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A Duluth man accused of trying to gouge another man's eye during an alcohol-fueled incident will spend two years on probation. Joseph Thomas Saari, 29, pleaded guilty in Douglas County Court last week to one felony count of substantial battery and an amended misdemeanor charge of disorderly conduct for his actions in the early morning hours of Oct. 4. Judge George Glonek sentenced Saari to two years of probation with a number of conditions for the misdemeanor charge.
Kay Karras is a poet. Now everyone will know it. The 90-year-old Bennett woman released her first full-length book of poetry, "Bits of Birch," last week. "If anybody in the world deserves it, she does," said Anna Merritt of Gordon. "Her poetry is absolutely phenomenal. It's nature, it's spirit, it's everything." Nancy Lengyel of White Birch Printing in Spooner was equally impressed. "It's a fun book," she said, with a lot of personality. The author weaves pictures of beauty -- a grandson and grandmother connecting over wintergreen, a haunting stretch of river, lonesome whispering pines.
Move over Jerry Lewis; there's a new telethon in town. The seniors in Superior High School's TV production class kick off a telethon of their own from 2-9 p.m. Dec. 13 on Channel 14.
A watched kettle really does collect coins. Dollars, too. The key ingredient to the Salvation Army's Christmas bell-ringing campaign isn't the bells or the kettles; it's the human hands and hearts behind them. "If there's no bell ringer there, money won't come in," said Major Rosemary Matson of the Salvation Army. Tuesday morning, an unmanned kettle stood unnoticed outside the main entrance to Wal-Mart. A few blocks away, Hugh Smith sat bundled up in heavy Carhardt parka and gloves outside Walgreen's.
Paul Stein's retirement job raises a lot of eyebrows when he mentions it. "There are two comments I always get," said the Cloverland man. "'Euwww, ick,' or 'Do you have to have any training for that?" As a procurement technician for the Minnesota Lions Eye Bank, which is affiliated with University of Minnesota Department of Opthamology, Stein harvests corneas and whole eyes for donation and research. As one of three procurement technicians in the area, he drives from Sandstone Minn.
November is a month full of memories for Mike Jahn and Gloria Mattakat. On this month 15 years ago, Mattakat's son, Tom, saved the life of Jahn's wife, Susanne. "He's definitely our family's hero," said Mattakat, of Duluth. Susie, of Maple, suffered from an inherited condition called an idiopathic cardiomyopathy. Her heart was failing rapidly in 1993. After six-and-a-half-weeks in the University of Minnesota Hospital intensive care unit, the chance for a new heart looked slim. Then one family's tragedy turned into another's miracle. Tom Mattakat died Nov.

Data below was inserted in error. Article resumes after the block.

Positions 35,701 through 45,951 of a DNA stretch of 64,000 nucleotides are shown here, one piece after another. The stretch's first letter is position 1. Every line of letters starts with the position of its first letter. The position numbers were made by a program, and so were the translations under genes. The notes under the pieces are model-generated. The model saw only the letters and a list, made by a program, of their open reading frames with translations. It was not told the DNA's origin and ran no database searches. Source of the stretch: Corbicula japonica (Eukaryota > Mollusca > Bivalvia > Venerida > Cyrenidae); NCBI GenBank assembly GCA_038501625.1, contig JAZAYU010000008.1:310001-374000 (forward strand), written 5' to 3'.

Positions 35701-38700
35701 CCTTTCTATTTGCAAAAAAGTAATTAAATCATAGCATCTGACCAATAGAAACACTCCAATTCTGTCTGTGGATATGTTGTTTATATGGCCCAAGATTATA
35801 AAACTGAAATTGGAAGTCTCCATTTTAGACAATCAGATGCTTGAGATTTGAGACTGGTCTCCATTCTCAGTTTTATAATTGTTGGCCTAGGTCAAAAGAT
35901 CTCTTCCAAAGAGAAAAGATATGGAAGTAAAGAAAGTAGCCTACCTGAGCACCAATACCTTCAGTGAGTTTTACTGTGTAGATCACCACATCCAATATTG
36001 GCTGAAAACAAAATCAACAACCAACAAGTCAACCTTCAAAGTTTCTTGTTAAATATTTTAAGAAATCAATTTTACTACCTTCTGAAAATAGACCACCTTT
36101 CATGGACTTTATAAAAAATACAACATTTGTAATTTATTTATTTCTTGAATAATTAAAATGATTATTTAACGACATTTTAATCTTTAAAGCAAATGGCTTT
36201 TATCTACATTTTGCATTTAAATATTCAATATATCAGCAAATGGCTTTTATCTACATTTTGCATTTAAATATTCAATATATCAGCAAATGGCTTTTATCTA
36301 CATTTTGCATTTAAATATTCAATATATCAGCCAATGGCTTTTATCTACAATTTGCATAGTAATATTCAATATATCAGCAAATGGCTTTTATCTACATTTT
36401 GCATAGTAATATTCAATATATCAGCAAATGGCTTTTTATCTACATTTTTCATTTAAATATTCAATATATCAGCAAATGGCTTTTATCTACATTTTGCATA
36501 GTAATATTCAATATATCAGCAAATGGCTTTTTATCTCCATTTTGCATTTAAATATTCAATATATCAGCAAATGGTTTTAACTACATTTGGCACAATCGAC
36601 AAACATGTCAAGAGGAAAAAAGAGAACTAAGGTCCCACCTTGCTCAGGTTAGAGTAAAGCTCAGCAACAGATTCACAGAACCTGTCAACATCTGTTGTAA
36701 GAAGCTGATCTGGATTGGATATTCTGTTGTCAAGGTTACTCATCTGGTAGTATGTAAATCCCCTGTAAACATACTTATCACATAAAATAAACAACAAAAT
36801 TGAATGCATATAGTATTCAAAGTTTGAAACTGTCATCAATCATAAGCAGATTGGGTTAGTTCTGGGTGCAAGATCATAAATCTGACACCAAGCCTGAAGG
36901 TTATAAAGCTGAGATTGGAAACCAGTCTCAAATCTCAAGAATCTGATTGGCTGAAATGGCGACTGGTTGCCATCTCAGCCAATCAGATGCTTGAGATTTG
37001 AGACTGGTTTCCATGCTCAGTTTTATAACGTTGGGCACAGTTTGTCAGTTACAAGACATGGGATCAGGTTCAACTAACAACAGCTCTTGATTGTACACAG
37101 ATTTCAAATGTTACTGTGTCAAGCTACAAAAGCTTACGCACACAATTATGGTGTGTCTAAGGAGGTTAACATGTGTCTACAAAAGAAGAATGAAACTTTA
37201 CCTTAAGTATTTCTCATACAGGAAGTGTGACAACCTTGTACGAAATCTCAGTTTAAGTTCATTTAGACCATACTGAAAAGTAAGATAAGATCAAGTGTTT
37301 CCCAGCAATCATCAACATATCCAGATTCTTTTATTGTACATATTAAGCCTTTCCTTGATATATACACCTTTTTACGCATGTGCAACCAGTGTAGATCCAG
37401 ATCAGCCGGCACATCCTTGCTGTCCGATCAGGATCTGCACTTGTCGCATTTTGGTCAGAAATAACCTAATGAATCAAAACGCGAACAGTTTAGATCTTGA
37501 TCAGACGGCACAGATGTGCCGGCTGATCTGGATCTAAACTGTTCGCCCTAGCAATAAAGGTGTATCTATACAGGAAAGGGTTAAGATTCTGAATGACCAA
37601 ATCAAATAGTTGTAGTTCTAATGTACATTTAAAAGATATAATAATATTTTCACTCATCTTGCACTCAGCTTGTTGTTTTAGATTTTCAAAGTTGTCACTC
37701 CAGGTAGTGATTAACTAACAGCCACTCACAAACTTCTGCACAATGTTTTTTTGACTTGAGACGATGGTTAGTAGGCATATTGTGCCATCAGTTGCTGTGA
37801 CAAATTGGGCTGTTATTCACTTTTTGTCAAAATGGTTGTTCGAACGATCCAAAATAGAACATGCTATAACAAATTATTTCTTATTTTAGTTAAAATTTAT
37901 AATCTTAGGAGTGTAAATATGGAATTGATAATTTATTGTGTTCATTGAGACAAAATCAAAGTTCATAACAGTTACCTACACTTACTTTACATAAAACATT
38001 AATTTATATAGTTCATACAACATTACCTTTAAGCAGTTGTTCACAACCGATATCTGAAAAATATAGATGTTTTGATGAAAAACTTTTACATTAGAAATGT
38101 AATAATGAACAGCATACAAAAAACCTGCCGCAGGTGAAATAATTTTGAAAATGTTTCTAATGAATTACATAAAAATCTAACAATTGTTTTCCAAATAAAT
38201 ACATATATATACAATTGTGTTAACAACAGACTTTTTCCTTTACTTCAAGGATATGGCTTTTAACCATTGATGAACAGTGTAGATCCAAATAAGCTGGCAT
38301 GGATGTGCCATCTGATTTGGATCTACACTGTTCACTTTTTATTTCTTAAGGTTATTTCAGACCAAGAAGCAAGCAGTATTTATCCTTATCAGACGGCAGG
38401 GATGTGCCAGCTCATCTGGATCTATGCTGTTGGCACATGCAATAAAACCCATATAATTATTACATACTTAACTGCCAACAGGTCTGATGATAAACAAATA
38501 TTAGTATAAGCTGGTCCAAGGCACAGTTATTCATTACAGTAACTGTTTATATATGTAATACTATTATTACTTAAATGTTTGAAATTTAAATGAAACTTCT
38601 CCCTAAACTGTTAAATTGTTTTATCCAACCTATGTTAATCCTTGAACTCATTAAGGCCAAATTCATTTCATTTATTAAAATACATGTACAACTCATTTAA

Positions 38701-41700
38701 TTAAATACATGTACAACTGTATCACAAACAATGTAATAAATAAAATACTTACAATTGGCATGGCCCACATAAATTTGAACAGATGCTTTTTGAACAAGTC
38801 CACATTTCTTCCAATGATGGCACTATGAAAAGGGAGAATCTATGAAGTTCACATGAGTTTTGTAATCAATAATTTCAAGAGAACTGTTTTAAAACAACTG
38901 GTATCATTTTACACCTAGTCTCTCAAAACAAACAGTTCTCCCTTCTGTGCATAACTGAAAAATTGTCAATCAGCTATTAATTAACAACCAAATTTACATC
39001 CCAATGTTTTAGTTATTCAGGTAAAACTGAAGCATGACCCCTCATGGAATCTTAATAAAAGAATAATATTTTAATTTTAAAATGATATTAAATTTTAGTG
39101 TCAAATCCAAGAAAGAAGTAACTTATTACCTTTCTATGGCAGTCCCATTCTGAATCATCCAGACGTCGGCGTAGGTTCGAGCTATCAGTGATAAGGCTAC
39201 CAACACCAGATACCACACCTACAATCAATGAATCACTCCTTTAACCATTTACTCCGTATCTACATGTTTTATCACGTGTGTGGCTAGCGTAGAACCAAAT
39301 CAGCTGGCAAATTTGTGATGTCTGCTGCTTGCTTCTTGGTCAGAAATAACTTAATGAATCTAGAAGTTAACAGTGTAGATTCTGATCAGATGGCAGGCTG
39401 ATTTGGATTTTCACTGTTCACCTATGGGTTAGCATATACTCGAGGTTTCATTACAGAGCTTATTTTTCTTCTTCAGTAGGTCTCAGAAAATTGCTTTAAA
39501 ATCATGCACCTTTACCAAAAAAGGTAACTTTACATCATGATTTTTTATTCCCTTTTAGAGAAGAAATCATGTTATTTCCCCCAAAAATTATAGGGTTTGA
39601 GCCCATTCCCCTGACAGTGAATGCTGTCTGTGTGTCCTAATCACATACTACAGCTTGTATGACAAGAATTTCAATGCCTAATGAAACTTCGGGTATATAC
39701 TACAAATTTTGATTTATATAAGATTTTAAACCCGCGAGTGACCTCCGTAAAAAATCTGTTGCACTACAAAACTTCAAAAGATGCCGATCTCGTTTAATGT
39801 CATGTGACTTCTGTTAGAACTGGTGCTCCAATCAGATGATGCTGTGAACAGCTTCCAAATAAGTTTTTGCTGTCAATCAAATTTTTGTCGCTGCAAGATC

Lonnie Dupre's pictures of seals, polar bears and sled dogs caught the imagination and interest of students at Four Corners school Monday. "I liked the seal," said Savanna Williams, a fourth-grader from Lake Superior school who attended the program. "I didn't know seals lived in the North Pole." But students from both schools picked up on the importance of the work done by the explorer, who has traveled more than 14,000 miles through polar regions by dog team, ski and kayak in the past 20 years. "I've always liked exploring things," said Dupre.
A new fire chief has been chosen for the City of Superior.
An invisible menace left six people homeless last week. Carbon monoxide leaking from an old furnace in the basement of an apartment building at 608-610 E. Seventh St. set off a resident's carbon monoxide detector last week. Responding firefighters detected high levels of the odorless, colorless gas. When the furnace kicked in, said Superior Fire Chief Tad Matheson, those levels spiked. "It wasn't at a level that could have killed us right then and there, but if we were exposed to it, it would have effected us," said Jenna Miller, a tenant of the building.
All the grant money in the world can't buy what the Highland Volunteer Fire Department has -- a growing, diverse group of volunteers. "It's all teamwork here," said volunteer firefighter Marvin Landreth. A crop of shiny new equipment slated for the group -- a tanker, engine, canoes and more -- just adds to that key ingredient. "They say firefighters are brothers and there's a huge amount of truth to that," said Highland Fire Chief Todd Carlson. "The people on my department are my family." That wasn't always the case.